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Baby led weaning

Baby led weaning
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In recent years there has been a growth in the trend of baby led weaning (BLW). Any mum or dad with a young baby and even those still pregnant, can’t have failed to see or hear the term being used. But what exactly does baby led weaning entail and what are the advantages?

What is baby led weaning?

Parents using this method bypass purees and go straight to solid food. Babies are offered a range of foods that they can help themselves to. At first, most children will just play with the food but this allows them to become familiar with it before they go on to lick, taste and eventually eat the food put in front of them. The idea is that babies learn to control their own appetites, eating only as much as they want.

When should we start baby led weaning?

NHS guidelines state that most babies are ready to be introduced to foods at around six months. Of course, all children reach milestones at different times so there is no definitive right answer to when you should start weaning. Signs that your baby might be ready to start trying solids include showing an interest in your food, being able to sit up unaided, having a good pincer grip and being able to pick up food and move it to the mouth. Some children gag when food is moving around their mouth but this is nothing to panic about, it is a sign that your baby’s reflexes are ready for solid foods.

Advantages of baby led weaning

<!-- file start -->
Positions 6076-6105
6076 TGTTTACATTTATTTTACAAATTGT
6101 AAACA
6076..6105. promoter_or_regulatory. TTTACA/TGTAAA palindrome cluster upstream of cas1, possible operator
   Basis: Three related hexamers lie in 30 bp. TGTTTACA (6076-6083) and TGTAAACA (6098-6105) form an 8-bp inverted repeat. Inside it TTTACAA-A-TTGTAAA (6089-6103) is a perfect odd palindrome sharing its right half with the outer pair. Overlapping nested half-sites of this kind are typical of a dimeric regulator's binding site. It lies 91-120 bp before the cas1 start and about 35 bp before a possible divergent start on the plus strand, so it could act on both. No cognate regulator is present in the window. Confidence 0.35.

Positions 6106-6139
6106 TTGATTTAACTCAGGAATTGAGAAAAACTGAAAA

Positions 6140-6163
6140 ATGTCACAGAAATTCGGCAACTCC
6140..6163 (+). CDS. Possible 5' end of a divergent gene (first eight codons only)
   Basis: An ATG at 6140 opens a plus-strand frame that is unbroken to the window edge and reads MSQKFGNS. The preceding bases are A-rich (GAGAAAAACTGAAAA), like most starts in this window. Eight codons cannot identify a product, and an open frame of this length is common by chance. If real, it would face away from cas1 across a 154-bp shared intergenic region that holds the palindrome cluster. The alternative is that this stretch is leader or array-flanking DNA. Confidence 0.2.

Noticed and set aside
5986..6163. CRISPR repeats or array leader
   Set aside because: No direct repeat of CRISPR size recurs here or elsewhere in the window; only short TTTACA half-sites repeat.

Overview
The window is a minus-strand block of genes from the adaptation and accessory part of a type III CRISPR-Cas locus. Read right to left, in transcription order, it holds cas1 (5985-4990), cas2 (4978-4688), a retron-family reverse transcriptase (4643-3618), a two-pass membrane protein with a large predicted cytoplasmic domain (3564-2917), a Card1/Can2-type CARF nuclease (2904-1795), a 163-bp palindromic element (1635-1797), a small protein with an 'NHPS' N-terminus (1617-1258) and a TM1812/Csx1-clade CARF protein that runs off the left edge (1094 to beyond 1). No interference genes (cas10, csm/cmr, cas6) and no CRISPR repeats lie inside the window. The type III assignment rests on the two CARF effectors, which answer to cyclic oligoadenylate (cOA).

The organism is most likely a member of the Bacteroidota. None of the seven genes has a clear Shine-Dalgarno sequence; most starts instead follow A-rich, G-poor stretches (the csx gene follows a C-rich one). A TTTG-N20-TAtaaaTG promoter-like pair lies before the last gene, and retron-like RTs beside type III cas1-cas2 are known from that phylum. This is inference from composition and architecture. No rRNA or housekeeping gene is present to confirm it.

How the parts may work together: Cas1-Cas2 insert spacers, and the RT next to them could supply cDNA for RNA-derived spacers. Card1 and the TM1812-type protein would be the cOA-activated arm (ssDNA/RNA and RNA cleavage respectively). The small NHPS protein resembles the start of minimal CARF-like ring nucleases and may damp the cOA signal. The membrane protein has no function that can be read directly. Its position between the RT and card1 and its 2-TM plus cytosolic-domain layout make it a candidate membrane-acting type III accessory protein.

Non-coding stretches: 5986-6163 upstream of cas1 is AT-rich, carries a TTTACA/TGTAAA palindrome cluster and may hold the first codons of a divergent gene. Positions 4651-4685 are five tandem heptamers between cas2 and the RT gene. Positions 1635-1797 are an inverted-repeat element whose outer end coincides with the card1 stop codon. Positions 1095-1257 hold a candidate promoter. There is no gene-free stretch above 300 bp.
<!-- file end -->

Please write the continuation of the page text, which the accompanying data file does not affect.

BLW allows babies to pick up and explore foods before trying them. They can experience different textures, sizes and smells of food before placing them in their mouth. BLW methods can also make weaning more relaxing for both of you. Your baby will have fun mashing and squashing food while you are left free to enjoy your own meal while it’s still hot. Plus, if you give the baby some of what you’re having, you won’t have to spend time making purees as well as a family meal and you’ll find you all eat healthier. It has also been noted that children who have BLW become less fussy eaters in childhood.

Baby led weaning

Disadvantages of baby led weaning

As you’d probably imagine, BLW can be a very messy affair! Use a mess mat under high chairs and keep some wipes or muslin cloths handy for spillages. Plenty of food will end up on the floor so you’ll have a lot of waste. Many dieticians say that babies should be offered a range of textures, including mashed or pureed food, and that offering these will also help your baby take in nutrients if she doesn’t eat much of the finger foods.

Tips for baby led weaning

  • Don’t attempt BLW until your baby shows signs of being ready.
  • Serve large chunks of ‘finger foods’ that your baby can easily grasp.
  • Take your time. Your baby will still be getting nutrients from her milk so don’t panic if she doesn’t eat much at first.
  • Offer a variety of healthy food types.
  • Eat at the same time as your baby and offer the same food as the rest of the family is eating.
  • Avoid foods that children might choke on or foods that are highly allergenic.

 

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About Maria Brett

About Maria Brett

Maria is a freelance writer with over 10 years' experience producing content for a variety of publications and websites. When not working or looking after her two gorgeous sons, she can usually be found playing flugelhorn in a brass band, helping out at her local hospital radio station, shouting at the television while watching Formula 1, at the cinema or plonked on the couch with a cold glass of wine.

Website: Maria Brett

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